Wall Street's 'Blacklist': Why the Pros Missed This Company's Meteoric Rise

Joel Litman

Wall Street is famous for having a good memory...

When a company makes a mistake, the "pros" rarely forget it.

Hundreds of companies have wound up on Wall Street's Blacklist as a result. This could be thanks to things like corporate-governance shortcomings, lawsuits, or past bankruptcies.

When a company is designated to the Blacklist, its fate is basically sealed. The largest investment firms rarely backtrack on the decision.

Most blacklisted businesses deserve their place. But Wall Street's draconic methods mean that plenty of strong companies get ignored because of one or two blips in their histories.

So when a company is wrongly put on the Blacklist, it can be a huge moneymaking opportunity...

Take health care services provider LHC Group (LHCG). The company partners with more than 400 hospitals across 37 states. It specializes in at-home services, reducing the number of hospital readmittances.

Here's where everything went south for LHC...

The company had enjoyed healthy growth from its founding in 1994 through 2010. But in 2011, LHC came into the spotlight for all the wrong reasons.

Medicare filed a lawsuit against the company for violations of the False Claims Act. The lawsuit claimed that LHC had been improperly billing customers for unnecessary services. The company was fined $65 million.

The market swiftly punished LHC. Its stock price fell more than 50% over the course of 2011.

LHC addressed these issues and cleaned up its reporting. But Wall Street was loath to ignore the blemish on its reputation. That's due to as-reported financials and the distortions caused by generally accepted accounting principles ("GAAP").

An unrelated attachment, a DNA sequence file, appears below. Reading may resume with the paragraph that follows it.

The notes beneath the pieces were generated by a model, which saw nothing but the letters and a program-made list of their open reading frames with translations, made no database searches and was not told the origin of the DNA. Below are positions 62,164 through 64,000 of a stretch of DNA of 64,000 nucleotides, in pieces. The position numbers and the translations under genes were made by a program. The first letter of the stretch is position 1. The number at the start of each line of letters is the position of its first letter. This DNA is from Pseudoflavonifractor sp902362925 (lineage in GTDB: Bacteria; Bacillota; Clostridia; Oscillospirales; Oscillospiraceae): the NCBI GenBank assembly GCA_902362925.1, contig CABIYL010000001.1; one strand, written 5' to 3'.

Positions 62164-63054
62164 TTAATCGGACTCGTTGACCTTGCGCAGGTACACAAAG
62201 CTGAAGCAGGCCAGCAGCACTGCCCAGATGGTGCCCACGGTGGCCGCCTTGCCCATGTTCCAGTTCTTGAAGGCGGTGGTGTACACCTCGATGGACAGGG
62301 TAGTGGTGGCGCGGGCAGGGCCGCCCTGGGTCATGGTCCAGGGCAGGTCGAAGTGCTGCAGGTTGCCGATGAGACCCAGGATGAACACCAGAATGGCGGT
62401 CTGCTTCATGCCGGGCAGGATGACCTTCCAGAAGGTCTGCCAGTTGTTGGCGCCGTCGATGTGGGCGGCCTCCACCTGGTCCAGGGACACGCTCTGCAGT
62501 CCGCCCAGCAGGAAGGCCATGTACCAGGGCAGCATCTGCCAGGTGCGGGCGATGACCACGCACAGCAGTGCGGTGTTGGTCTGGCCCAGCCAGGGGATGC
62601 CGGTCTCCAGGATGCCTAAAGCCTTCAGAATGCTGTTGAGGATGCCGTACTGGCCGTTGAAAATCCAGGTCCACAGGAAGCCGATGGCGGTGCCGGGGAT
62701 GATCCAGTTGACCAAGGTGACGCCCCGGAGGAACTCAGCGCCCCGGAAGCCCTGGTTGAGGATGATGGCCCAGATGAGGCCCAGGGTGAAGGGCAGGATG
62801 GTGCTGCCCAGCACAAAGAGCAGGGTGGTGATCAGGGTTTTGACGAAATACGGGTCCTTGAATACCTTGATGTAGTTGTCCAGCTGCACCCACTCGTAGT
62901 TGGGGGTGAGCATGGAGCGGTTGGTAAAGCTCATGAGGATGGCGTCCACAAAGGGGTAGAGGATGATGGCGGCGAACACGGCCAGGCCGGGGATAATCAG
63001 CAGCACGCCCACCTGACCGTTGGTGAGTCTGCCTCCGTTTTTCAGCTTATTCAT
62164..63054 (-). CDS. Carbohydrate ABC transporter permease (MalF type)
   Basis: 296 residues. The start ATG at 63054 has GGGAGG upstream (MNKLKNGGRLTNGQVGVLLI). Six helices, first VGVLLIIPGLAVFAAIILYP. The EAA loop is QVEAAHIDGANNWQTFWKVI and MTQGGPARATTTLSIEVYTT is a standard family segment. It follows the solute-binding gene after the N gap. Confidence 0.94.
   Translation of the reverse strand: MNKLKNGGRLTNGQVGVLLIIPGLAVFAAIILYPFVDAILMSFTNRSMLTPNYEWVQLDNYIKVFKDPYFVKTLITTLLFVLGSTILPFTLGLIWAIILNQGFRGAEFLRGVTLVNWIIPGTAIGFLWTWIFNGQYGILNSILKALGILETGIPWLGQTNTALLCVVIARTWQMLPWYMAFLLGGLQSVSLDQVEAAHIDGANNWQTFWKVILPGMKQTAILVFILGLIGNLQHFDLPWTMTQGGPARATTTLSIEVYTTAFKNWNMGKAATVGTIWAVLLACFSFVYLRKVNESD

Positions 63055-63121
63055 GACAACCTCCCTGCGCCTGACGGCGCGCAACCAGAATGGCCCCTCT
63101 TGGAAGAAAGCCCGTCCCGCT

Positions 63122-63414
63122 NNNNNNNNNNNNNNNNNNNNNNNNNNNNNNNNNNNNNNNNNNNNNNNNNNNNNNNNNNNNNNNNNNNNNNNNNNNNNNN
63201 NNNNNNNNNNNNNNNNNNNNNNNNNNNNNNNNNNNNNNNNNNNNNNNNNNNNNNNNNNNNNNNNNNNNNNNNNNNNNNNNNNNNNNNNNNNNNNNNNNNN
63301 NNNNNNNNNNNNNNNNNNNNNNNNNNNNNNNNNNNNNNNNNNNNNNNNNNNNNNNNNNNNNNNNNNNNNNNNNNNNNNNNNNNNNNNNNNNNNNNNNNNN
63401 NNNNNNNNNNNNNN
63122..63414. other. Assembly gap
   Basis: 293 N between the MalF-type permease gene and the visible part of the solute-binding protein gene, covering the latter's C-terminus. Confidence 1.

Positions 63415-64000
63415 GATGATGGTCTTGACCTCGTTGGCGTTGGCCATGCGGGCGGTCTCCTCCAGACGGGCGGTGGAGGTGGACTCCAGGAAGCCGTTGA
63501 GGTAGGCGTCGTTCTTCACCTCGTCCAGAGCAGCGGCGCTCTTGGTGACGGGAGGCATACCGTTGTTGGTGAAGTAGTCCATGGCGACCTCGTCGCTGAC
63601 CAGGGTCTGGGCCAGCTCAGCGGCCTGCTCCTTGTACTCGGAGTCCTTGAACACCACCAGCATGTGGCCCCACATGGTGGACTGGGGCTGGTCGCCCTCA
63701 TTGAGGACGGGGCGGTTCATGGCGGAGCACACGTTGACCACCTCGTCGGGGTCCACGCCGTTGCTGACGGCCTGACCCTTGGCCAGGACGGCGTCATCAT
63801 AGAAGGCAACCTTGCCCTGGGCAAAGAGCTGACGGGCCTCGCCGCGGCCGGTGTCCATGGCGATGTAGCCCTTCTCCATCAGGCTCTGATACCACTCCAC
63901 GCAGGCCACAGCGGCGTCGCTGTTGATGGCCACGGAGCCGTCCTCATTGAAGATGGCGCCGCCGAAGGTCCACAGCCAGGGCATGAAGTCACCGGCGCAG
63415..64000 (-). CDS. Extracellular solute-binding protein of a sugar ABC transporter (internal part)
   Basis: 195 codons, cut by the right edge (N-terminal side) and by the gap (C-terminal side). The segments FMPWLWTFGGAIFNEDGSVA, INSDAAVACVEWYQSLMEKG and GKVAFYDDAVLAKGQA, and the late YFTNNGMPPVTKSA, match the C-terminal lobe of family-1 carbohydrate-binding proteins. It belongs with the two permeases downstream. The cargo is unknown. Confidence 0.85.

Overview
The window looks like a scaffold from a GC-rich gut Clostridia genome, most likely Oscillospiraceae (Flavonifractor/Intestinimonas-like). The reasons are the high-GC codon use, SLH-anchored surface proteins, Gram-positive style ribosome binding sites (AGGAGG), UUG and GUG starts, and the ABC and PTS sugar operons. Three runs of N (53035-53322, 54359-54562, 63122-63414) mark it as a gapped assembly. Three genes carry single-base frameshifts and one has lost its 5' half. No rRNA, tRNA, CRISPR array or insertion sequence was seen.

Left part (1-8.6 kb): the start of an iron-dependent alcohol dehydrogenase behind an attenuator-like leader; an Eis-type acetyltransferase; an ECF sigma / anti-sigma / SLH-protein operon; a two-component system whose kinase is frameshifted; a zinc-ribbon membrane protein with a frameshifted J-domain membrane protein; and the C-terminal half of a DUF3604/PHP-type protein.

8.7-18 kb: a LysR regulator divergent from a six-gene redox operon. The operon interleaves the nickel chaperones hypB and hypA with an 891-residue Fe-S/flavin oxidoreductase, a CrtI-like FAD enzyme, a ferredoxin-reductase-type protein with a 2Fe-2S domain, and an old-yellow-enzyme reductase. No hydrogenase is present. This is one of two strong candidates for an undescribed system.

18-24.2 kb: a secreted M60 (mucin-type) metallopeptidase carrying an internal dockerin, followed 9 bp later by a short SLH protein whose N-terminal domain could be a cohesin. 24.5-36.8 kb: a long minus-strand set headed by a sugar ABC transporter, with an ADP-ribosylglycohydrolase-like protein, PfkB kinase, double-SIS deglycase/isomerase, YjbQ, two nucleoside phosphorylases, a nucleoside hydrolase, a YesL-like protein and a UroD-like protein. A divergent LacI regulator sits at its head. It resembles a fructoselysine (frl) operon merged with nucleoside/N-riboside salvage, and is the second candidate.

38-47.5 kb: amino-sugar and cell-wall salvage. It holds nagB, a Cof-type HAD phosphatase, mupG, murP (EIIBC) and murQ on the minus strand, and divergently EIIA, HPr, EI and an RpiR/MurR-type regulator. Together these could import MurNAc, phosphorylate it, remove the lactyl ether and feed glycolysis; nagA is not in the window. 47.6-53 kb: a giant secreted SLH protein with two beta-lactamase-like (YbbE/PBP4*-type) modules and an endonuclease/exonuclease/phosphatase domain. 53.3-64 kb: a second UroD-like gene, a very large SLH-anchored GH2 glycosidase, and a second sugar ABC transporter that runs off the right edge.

As-reported figures show mixed messages...

When you look at LHC's GAAP numbers, it seems like the 2011 lawsuit is still holding it back.

The company's as-reported return on assets ("ROA") grew steadily through 2009, when it peaked at 19%. But after the 2011 lawsuit, that number dropped below 10%... and it has continued to fall. As-reported ROA was less than 5% in 2021.

Considering that the corporate average ROA is 12%, you can see why Wall Street kept LHC on its Blacklist for so long...

Thankfully, we have Uniform Accounting to clear up these distortions...

When looking at LHC through this lens, the story becomes clearer.

The company's returns did take a dive in 2011. However, it has consistently been improving since fixing its practices. Despite the downturn, Uniform ROA has never fallen below the corporate average. LHC even earned an impressive 31% return in 2021.

Based on Uniform ROA, we can see that LHC has earned a second chance. After cleaning up its business in 2013 and 2014, Wall Street was slow to pull the company off its Blacklist. That created a huge opportunity for savvy investors...

LHC's stock price fell to about $12 per share in 2011. But since then, it has rocketed higher. In 2020, it reached an all-time high of $231 per share.

LHC is once again focusing on its customers... and riding the at-home health care trend to success. But many investors missed their chance because the company was still stuck on Wall Street's Blacklist.

Regards,

Joel Litman
August 23, 2022

Editor's note: Most of the companies on Wall Street's Blacklist deserve to be there. But sometimes, the experts punish the wrong stock – and in-the-know investors can make a fortune when they correct their mistake. Now, Joel believes his system has detected another of these rare moneymaking setups...

According to Joel, as Wall Street prepares to take one massively undervalued business off the Blacklist, shares could spike significantly higher virtually overnight. He's issuing the "mother of all buy alerts" to help you take advantage... Plus, he explains why this story goes much deeper than a single ticker. Click here for the full details.